Numerous notifications or claims are being made in Business Interruption (BI) insurance policies which are highly likely to be, if they have not already been, disputed.
In the light of this the FCA on 1 May 2020 announced that it was taking a test case to court seeking declarations regarding BI claims for COVID-19 and standard policy wordings.
On 1 June 2020 the FCA published an update and issued draft guidance as to its expectations of insurers and intermediaries (brokers) when handling BI claims pending the test case. A further update on 10 June 2020 confirmed that the proceedings have been issued.
A directions hearing is expected to take place on 16 June 2020. The FCA is seeking an expedited hearing. The FCA has said it anticipates seeking further comments from stakeholders after 23 June 2020 when the insurer parties to the test case are due to file their Defences.
Where a BI claim has been declined or adjusted by the insurer the insured business may well look to their broker for redress. Brokers are required by the FCA to have professional indemnity insurance and so may be an attractive target, although should not be seen as effectively a insurer of last resort.
Such claims will involve complex issues both for the Claimant business and the defendant broker such as:
The guidance will apply where a claim or complaint relating to COVID-19 has been made and the insurer has either rejected the claim, or made a reduction or adjustment to the claim, or has not yet made a decision, or where the insurer has publicly stated that its standard BI policy will not respond to a COVID-19 claim.
The FCA expects the insurer to undertake a review of the test case, appoint a senior manager to oversee a review of their policy wordings, keep the insured business informed regarding the test case, and confirm within three weeks of the guidance coming into effect whether the insured business’ claim or complaint is a test case.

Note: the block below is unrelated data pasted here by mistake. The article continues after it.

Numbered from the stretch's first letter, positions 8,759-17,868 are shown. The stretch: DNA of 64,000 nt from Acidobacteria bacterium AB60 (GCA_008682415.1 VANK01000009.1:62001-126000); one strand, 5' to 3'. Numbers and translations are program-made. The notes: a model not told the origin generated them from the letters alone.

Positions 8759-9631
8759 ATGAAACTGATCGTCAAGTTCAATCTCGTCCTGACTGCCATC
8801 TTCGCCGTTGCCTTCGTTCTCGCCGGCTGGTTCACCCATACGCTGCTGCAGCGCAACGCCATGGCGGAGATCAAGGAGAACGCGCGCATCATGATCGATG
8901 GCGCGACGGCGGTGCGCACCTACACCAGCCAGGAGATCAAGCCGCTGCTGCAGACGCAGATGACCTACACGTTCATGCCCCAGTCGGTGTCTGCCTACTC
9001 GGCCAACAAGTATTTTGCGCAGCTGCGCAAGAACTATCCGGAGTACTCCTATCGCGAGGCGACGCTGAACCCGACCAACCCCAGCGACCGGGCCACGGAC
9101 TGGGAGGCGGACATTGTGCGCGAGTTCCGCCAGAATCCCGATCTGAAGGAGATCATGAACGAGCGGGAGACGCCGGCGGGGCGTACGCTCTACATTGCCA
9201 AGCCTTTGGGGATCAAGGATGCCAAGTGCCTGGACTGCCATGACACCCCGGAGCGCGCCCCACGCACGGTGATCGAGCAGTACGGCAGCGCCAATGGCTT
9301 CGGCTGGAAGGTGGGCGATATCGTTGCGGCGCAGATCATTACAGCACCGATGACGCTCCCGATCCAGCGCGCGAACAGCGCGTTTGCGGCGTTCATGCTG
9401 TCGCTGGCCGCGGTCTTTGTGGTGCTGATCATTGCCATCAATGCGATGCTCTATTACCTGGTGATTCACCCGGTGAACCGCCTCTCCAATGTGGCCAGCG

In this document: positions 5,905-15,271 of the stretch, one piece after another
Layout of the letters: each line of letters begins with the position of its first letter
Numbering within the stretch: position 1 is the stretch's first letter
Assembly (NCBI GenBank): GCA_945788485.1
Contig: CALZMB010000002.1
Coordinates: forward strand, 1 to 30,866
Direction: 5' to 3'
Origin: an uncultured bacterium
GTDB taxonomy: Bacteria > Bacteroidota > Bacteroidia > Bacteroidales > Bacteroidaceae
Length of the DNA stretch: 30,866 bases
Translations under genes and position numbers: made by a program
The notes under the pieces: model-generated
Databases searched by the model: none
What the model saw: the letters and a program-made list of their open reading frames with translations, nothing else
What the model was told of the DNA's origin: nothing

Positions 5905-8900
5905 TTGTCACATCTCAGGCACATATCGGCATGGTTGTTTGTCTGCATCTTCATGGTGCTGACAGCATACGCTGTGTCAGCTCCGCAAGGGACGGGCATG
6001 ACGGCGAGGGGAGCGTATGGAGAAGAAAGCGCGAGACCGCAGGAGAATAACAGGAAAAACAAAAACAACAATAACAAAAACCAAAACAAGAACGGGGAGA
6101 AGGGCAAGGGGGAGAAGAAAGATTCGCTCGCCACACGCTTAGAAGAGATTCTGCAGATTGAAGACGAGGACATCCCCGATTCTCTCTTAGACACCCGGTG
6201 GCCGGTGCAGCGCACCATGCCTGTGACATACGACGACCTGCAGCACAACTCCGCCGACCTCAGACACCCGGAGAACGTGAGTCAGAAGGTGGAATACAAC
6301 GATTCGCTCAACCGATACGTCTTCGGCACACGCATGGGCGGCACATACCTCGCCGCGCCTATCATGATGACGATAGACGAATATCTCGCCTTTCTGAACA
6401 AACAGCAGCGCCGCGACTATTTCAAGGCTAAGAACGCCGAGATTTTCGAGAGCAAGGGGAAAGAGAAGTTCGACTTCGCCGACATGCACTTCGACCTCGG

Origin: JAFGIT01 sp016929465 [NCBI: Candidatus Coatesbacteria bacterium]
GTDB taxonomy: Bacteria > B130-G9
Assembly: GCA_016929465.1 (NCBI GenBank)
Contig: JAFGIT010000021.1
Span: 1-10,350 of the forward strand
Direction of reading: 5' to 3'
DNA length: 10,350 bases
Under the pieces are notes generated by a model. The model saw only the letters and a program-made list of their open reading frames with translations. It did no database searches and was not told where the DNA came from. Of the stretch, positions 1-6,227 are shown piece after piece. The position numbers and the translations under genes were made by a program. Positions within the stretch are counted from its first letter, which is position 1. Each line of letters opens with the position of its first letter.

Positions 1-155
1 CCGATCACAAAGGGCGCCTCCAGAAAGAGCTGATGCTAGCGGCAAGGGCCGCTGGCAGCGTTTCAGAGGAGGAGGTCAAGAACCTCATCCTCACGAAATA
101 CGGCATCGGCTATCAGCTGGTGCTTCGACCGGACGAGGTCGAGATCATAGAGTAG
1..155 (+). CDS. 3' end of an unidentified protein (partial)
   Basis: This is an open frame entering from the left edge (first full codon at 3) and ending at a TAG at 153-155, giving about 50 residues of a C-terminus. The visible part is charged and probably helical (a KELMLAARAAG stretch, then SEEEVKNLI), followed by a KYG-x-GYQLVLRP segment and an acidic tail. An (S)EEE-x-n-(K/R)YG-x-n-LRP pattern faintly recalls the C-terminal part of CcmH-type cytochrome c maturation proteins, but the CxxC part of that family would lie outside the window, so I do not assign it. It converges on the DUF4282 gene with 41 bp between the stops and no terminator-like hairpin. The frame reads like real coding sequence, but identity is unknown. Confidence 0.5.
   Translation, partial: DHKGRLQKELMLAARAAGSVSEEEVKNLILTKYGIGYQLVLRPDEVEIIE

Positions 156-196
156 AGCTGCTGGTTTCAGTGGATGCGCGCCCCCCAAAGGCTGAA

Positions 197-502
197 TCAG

The test case seeks the Court’s declarations on a number of questions, which include:
The full list of questions can be found at:
The Particulars of Claim can be found at:
All of the above questions and issues will require consideration by a professional advisor.
In the immediate term businesses should discuss their situation with their broker or their insurer direct. If a business has made a BI claim it should request in the first instance that the insurer confirms whether the claim is a test claim.
Notwithstanding the FCA’s test case, which will take some time before there is a decision, businesses should consider their insurance policies, make claims, and if the claim is declined or insurers reserve their position may have to place their broker on notice of an actual or potential claim.
In uncertain times, the only thing we can say for certain is that nothing will stay the same for long.
It is entirely possible, therefore, that new legislation will have been introduced which will mean that all or part of this briefing no longer reflects the current law.
Because of this, we ask you to consider that, although correct at time of printing, information in this sheet may no longer be up to date and it is always best practice to consult with a lawyer about anything contained in this briefing.
Our lawyers are available to help answer any of your questions about this or any other legal concern you have.
Please contact Fraser Dawbarns directly for up-to-date information on your specific circumstances.
New laws are being introduced and current legislation is regularly being updated. Although every effort has been made to ensure that information contained in this sheet is accurate, it may no longer be current at the time of reading. We strongly recommend consulting with a lawyer about your specific circumstances.
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